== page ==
The Puggle: August 2021 edition

From the month of August we feature the awesome, the awful, and the work that awaits. Read on for a lighter-than-usual Puggle, but issues as urgent now as ever.

From the awesome…

Did you catch the exhilarating performance of the Indian women’s field hockey team at the Olympics in Tokyo? Even if you missed it, read about how the hockey team came to be and the freedom they have experienced as a result. The way the women on the team “pushed back against regressive social norms…made a noise instead of staying silent…ran around, even though the world asked them not to take up space” is reminiscent of other pioneering Indian women.

To the awful…

The return of the Taliban in Afghanistan is ominous for women and girls. Malala Yousafzai shared about her “Fear for My Afghan Sisters.” And we will all be watching for what happens next to the dramatic rise in girls’ education over the past two decades. 

Primary attendance rate for girls and boys in Afghanistan. The period between the grey lines indicates when the Taliban was last in power. Source: Center for Global Development (linked in text above).


To the work that awaits.

As school systems reopen, ‘teaching the children’ must replace ‘teaching the curriculum.’ Rukmini Banerji and Abhijit Banerjee outline three urgent tasks in India that are applicable elsewhere, too. First, children will be at different learning levels, so classes need to be designed to teach at their level. Second, special efforts are needed to reintegrate children — especially girls — back into school, like monitoring attendance, following up with absent children’s families,  and making school more fun. Third, school systems need contingency plans to continue supporting learning even when movement is restricted.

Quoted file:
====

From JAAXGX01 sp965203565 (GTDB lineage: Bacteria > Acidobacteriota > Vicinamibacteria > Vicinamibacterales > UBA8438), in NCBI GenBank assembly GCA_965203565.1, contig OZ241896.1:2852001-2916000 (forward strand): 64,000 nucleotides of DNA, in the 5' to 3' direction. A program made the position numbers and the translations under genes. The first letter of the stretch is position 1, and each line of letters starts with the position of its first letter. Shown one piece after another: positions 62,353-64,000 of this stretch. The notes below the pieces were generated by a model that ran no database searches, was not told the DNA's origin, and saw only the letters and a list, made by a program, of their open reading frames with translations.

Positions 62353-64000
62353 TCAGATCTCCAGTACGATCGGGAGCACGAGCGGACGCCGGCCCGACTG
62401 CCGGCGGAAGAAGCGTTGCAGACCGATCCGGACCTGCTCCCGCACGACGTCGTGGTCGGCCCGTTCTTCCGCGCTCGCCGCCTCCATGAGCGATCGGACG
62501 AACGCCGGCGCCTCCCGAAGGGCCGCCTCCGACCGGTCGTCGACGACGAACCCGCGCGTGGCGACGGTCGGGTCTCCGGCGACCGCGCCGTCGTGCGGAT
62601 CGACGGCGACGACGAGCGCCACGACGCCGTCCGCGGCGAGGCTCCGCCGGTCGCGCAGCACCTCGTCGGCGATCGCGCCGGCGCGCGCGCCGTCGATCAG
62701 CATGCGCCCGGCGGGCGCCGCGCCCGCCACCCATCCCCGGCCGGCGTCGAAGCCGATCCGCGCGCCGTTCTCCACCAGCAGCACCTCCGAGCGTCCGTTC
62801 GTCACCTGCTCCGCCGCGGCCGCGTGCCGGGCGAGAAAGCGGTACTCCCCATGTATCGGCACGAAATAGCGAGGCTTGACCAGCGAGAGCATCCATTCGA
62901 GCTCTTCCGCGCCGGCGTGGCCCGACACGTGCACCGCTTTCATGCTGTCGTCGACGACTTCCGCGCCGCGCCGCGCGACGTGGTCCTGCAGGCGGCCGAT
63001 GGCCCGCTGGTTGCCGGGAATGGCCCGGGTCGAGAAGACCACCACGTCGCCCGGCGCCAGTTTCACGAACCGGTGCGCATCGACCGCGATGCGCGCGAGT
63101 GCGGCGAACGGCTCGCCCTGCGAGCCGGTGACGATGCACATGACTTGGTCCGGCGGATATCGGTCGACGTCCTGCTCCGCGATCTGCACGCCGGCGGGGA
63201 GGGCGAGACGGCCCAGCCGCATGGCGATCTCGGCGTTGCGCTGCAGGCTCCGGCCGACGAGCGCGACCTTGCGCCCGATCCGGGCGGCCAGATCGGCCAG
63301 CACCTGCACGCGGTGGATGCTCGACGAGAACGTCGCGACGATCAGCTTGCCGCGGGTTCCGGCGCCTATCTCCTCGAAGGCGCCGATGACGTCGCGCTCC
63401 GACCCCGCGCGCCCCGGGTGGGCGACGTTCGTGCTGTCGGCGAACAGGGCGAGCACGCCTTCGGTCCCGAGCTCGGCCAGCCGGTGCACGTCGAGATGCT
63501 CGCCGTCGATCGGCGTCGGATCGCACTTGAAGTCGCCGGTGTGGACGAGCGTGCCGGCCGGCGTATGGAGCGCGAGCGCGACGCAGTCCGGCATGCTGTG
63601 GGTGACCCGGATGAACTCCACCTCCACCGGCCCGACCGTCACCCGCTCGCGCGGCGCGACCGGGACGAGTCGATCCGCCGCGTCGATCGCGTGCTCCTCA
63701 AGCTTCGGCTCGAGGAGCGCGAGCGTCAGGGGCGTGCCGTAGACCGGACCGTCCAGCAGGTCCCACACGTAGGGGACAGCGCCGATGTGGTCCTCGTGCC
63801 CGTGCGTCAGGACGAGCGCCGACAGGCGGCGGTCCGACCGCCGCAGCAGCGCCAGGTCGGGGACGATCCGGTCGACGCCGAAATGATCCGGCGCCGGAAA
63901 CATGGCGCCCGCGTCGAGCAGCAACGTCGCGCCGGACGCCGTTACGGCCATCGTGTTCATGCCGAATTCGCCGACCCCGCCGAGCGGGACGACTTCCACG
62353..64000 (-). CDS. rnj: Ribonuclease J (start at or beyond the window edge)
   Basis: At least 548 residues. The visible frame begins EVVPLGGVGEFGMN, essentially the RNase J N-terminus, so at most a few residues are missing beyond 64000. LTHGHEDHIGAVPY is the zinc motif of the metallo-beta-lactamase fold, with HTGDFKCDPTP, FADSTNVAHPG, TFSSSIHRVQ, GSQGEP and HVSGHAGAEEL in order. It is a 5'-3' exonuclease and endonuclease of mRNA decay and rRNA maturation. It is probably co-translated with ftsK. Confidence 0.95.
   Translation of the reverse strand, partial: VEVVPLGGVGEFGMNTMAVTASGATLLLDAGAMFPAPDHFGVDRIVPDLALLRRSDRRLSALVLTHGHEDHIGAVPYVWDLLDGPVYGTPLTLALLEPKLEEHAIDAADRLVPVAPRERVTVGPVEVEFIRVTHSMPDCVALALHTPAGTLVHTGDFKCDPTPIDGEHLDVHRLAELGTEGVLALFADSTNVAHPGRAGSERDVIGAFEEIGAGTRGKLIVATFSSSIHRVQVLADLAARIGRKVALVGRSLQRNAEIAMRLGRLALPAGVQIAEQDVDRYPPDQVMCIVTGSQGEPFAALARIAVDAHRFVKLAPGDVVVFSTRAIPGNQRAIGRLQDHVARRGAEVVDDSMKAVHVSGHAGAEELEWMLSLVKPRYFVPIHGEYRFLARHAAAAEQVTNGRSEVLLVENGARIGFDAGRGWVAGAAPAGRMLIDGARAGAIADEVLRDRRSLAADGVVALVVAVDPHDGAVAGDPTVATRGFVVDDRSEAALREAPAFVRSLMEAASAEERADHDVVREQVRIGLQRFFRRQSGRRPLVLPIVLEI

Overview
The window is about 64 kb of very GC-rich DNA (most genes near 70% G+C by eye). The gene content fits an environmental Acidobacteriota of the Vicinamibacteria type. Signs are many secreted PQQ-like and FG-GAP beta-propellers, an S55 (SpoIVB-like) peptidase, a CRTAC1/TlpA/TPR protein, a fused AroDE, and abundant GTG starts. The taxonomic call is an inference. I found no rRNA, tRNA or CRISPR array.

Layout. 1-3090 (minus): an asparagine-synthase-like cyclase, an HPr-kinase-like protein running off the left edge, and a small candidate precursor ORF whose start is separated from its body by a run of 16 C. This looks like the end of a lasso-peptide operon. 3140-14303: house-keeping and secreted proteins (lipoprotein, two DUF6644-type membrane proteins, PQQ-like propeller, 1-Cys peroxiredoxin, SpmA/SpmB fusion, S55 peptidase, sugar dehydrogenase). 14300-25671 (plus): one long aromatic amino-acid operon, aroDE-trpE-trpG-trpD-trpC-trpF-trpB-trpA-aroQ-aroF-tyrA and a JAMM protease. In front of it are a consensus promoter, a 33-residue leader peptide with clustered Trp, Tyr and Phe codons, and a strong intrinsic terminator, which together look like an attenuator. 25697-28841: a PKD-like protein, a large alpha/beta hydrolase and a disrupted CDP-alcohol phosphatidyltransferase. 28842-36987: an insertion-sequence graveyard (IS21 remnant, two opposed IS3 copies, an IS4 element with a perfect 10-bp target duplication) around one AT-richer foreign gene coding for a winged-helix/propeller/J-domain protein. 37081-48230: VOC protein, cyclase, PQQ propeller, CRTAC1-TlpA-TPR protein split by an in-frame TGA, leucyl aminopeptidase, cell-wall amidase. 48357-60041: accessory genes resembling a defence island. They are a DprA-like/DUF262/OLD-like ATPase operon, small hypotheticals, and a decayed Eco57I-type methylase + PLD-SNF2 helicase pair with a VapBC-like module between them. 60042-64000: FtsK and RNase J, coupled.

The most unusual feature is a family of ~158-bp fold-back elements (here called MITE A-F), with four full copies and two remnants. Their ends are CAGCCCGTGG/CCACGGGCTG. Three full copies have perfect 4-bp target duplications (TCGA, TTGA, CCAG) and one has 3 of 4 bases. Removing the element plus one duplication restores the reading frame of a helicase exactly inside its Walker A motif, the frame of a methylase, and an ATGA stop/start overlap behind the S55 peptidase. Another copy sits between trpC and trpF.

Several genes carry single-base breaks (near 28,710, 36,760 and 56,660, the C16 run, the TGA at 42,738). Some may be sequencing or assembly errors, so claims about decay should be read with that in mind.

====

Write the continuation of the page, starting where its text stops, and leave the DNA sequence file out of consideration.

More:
The Central Square Foundation published a piece looking at the System Drivers of Foundational Learning Outcomes, drawing together different strands of research in a visual, digestible, and actionable report.

The Center for Global Development offers evidence on Promoting Gender Equality in Pakistan, showing that education is associated with more positive gender attitudes. It also highlights that people have more liberal views on gender than they perceive others to have; making people aware of what

 other people actually think could make room for positive change.

Majula Singh argues that “The pandemic and its consequent damaging impact on women’s employment can be treated as an opportunity to reimagine how we look at reskilling or upskilling girls such that we can reshape the narrative.”

Shujaaz looked at the impact of COVID-19 on adolescent gIrls in Kenya. They found that education was a significant concern for adolescent girls. 75% of them were unable to continue school during school closures and they were digitally less connected than their male peers. Although 78% at least occasionally experience signs of depression or severe stress, 85% believe that their lives will be better a year from now. And 84% believe they have something to contribute to their community and to the world.

We believe that, too!